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Where there is no law, but every man does what is right in his own eyes, there is the least of real liberty
Henry M. Robert

Fairytales for grown-ups

Kyiv Academic Puppet Theater premieres The Decameron
27 February, 2007 - 00:00

Kyiv’s principal children’s puppet theater has decided to broaden its audience base. It recently staged a play for families, entitled Lisova Pisnia (Forest Song) by Lesia Ukrainka, and only adults were sitting in the hall last week.

The tradition of staging plays for different age categories is not new to the theater, but a few years the company had to scale back its repertoire because it did not have its own building and was knocking around Kyiv. But two years have passed since the Puppet Theater held its house-warming to celebrate the real palace granted to the theater by the Municipal State Administration.

Thirty-three children’s plays are on the theater’s playbill at the moment, and in February its repertoire was supplemented by The Decameron and Lisova Pisnia. However, those who have been coming to this theater for a long time will remember that this is not the first time that Giovanni Boccaccio’s legendary heroes have appeared on the stage of the Puppet Theater. In 1980 Yurii Sikal staged a play called Love, Love, and puppets from that play have been kept as souvenirs ever since and are on display in the theater museum.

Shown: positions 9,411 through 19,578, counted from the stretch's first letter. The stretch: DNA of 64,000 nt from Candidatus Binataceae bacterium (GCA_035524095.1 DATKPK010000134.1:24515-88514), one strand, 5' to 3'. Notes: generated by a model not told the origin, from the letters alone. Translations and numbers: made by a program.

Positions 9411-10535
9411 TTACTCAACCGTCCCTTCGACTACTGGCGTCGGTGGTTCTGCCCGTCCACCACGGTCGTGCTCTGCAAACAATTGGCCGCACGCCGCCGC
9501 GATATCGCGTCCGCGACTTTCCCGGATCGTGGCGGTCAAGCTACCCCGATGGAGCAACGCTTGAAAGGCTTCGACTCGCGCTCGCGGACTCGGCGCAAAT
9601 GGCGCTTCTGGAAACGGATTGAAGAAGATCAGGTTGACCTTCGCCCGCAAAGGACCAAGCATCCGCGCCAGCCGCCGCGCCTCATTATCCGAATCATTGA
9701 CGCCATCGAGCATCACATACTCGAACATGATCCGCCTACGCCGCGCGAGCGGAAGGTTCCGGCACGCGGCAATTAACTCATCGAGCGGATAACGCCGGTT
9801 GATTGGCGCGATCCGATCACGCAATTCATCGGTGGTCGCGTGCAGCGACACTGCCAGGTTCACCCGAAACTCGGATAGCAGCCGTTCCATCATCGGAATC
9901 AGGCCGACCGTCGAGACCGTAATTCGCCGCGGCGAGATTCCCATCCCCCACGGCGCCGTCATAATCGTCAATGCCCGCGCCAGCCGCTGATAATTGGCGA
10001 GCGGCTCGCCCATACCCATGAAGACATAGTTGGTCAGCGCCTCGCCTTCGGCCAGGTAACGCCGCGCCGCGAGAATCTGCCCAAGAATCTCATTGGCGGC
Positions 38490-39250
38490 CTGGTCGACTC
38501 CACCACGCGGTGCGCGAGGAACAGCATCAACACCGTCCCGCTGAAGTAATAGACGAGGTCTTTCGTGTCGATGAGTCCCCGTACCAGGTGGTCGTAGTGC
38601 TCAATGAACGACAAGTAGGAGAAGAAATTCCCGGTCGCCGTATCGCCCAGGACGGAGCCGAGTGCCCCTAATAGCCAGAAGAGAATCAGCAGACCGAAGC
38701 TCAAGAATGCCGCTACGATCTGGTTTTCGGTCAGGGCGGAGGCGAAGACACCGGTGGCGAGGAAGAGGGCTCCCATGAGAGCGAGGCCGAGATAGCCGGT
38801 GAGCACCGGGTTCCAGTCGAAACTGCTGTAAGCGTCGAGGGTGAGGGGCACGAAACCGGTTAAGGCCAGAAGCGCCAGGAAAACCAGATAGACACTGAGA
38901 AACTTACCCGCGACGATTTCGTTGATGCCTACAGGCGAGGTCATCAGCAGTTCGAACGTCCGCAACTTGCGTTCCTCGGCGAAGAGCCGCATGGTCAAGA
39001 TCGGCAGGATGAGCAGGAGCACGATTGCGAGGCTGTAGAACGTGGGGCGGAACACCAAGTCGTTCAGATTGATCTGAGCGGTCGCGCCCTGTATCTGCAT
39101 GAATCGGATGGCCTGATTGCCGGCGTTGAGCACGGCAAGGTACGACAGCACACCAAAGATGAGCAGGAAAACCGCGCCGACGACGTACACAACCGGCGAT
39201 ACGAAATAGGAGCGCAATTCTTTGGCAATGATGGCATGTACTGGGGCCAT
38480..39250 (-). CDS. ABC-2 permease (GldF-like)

The theater director has not simply revived The Decameron but given it a new interpretation and introduced additional characters: the Author (V. Huk) and Patron (Y. Ohorodny,) who intrude into the plot, debating with each other, commenting on the action, and supplementing it. The resulting production is synthetic, one in which the actors and puppets are equal partners. Besides professional actors (L. Mikhnia, S. Churkin, Y. Khetchikov, L. Yasynovska, Y. Farafonov) the production features students from the Puppet Department of the Karpenko-Kary National University of Theater, Cinema, and Television. The music was composed by Yurii Shevchenko, lyrics are by Anatolii Navrotsky, the set designer is Mykola Danko, and the choreographer — Oksana Shevchenko. The staging was impressive, dynamic, funny, and merry.

The Puppet Theater will mark its 80th anniversary in October 2007. The collective is planning to hold a Puppet Theater Festival and to stage new plays. The Divine Comedy will be for grown-ups, while children will get to see their favorite fairytales.

By Tetiana POLISHCHUK, The Day